Sunday, January 10, 2016


When I go out, I will typically choose a place that does something new or exotic or different.  I generally choose a steakhouse because, while I like steak, there are any number of places where you can get a good steak so it isn't usually that exciting.  Never mind the fact that a good steak can be pretty expensive.  Sometimes though, I just want a steak, so I recently went to a relatively new place that opened up in Ukranian Village called Boeufhaus to see what they do.  Located in a small storefront that used to be a butcher shop, Boeufhaus puts a French and German spin on a steakhouse.  It is a small space, seating about 40 including the bar, and has kept a lot of elements from the butcher shop like the display case at the front where the host station now is and and big, heavy looking freezer doors behind the bar.  The space has a hardwood floor and bar and tin ceiling tiles with hanging lights that focus on the tabletop.  While the dining room is generally dim, the tabletops are bright enough that a flash is unnecessary.  While Boeufhaus bills itself as a steakhouse, and I am sure that is what most of the orders are, the snacks and appetizers French and German inspired and there is also some seafood, duck, and pork on the entree menu.  While several of the entrees did look good, I figured if I was going to be at a steakhouse, I should really have the steak.  Before that though, a good appetizer was needed.  While looking at the menu, there were several things that excited me including the Tarte FlambĂ©e, a caramelized onion tart with bacon and white cheese, but there was also on the menu one of those things that didn't look like it made a lot of sense so I had to order that.  What I ordered were the Short Rib Beignets.  I like short ribs and I like beignets, but in my mind they don't seem to be two things that should go together.  Beignets are a light and yeasty fritter that are generally topped with powdered sugar and eaten at breakfast.  Short ribs are the beef version of spare ribs.  For this dish, the meat was braised and stuffed into the beignets, which were not covered in powdered sugar.  They were light and airy with a small piece of short rib wonderfulness in each one.  The braising liquid was reduced and used as a dipping sauce.  It was very good, I enjoyed it heartily, and it was a good opening for what I expected to be a very good steak.

As for their steaks, Boeufhaus has a relatively short list:  two dry aged ribeyes, 35 day and 55 day, a New York strip, a filet mignon, and steak frites, a hanger steak and fries.  I decided to go with the top of the line and ordered a Medium Rare 55 Day Dry Aged Ribeye with an order of Bordelaise Sauce on the side and a Side order of Roasted Mushrooms.  I was actually a little surprised when it came out because the way it was sliced and presented, it looked to me a little smaller than I expected.  It was a 22 oz steak (with bone) which would be a pretty big steak as one piece, but didn't look as big sliced.  Having said that, it was about an inch and a half thick with five slices plus the meat on the bone.  The steak was very good.  Aged 55 days, it was tender (although not fork tender) and had a blue cheese funk to it.  The funk wasn't strong, but it was definitely there and it went well with the stronger beef flavor that comes with the aging.  The Bordelaise Sauce was good, but it really wasn't necessary as the steak had enough flavor on its own.  It was a little darker than other Bordelaise sauces that i have seen and it did have a good beef flavor.  The mushrooms, though, were a nice addition.  It was a mixture of Shiitake, Maitake, Trumpet, and Portabello Mushrooms combined with Fresh Thyme and Vinegar.  The mushrooms added a variety of texture to the steak and the meaty flavor along with the vinegary bite added to the flavor.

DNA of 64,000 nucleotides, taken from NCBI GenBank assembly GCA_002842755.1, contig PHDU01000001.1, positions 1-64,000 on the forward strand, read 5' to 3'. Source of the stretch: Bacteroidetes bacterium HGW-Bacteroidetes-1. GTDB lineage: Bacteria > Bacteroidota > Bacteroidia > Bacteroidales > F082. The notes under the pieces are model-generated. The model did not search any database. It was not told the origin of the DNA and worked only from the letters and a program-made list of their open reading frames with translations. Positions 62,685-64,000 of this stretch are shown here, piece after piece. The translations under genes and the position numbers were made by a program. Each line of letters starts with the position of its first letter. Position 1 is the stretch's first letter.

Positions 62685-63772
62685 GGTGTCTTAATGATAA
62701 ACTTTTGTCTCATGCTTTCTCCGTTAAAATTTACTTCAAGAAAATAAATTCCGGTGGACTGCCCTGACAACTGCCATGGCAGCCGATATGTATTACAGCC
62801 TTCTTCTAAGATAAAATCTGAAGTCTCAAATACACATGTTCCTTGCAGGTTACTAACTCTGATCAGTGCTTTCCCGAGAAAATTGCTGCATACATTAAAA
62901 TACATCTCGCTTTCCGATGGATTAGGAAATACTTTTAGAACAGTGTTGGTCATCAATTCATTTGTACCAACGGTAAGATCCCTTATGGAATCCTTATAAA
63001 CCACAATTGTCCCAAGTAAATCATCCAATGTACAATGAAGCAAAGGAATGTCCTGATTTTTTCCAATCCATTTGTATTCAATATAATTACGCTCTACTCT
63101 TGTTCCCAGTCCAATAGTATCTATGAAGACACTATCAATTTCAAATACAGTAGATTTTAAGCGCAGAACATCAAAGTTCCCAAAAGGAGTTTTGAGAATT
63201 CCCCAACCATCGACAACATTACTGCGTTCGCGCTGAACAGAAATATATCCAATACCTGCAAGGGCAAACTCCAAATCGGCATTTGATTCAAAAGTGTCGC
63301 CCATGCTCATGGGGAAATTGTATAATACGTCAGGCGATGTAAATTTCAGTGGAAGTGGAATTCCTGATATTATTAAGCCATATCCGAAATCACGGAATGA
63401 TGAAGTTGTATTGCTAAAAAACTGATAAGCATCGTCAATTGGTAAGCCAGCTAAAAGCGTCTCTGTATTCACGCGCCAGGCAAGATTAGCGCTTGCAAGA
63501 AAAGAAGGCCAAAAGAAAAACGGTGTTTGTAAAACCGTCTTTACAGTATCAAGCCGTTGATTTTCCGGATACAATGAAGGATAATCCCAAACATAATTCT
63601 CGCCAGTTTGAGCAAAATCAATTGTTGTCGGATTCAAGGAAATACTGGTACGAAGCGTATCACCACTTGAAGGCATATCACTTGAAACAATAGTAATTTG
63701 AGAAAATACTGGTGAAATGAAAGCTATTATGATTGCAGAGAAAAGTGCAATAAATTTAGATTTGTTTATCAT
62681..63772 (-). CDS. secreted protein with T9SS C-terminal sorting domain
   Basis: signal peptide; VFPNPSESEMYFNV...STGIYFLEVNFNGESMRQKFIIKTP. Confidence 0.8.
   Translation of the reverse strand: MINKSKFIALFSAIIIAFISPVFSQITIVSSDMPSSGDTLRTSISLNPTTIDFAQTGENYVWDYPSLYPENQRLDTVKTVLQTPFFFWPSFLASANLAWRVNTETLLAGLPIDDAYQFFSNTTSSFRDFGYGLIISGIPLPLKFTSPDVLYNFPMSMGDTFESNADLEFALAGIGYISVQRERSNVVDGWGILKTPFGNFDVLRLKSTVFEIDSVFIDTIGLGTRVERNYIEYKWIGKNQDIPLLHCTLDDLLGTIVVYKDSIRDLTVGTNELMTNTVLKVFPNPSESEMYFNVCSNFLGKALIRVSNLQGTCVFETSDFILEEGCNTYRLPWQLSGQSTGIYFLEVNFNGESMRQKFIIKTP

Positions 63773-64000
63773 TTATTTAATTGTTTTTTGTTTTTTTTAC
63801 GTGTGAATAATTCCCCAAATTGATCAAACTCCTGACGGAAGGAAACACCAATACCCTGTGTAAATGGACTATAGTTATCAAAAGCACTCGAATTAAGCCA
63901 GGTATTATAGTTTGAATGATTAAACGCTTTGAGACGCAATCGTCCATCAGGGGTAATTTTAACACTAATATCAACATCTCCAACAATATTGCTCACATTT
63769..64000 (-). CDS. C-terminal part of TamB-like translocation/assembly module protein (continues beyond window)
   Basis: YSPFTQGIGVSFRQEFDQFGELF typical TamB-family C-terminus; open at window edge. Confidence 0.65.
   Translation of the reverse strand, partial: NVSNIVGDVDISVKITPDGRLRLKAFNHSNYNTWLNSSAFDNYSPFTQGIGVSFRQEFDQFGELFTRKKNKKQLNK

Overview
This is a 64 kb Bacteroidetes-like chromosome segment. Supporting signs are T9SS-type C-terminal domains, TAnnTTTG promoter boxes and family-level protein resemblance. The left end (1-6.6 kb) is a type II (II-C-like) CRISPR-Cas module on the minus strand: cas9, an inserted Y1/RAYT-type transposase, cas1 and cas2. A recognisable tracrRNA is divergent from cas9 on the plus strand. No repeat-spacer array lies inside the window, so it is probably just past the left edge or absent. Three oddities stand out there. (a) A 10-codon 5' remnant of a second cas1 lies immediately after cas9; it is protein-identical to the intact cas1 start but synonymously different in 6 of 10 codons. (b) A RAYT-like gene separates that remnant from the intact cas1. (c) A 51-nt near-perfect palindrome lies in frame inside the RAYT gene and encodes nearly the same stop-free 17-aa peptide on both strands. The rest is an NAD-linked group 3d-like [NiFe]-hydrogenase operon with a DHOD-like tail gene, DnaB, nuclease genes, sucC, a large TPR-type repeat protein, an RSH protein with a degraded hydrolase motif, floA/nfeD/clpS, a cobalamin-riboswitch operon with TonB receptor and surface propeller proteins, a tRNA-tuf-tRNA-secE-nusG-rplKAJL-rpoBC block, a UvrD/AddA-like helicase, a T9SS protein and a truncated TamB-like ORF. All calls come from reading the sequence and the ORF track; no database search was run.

With the appetizer and a large steak, I was a little surprised that I could handle dessert.  Even though I was a little full, there is always room for dessert.  I ordered a Brown Butter Almond Cake with Toasted Coconut and Lemon.  There was nothing about this that I didn't like.  It was sweet, but just slightly and very nutty.  The toasted coconut was added both as a chip on top and a garnish and the lemon was a sauce that went well with everything.  It was delicate and a great finish to an otherwise pretty heavy meal.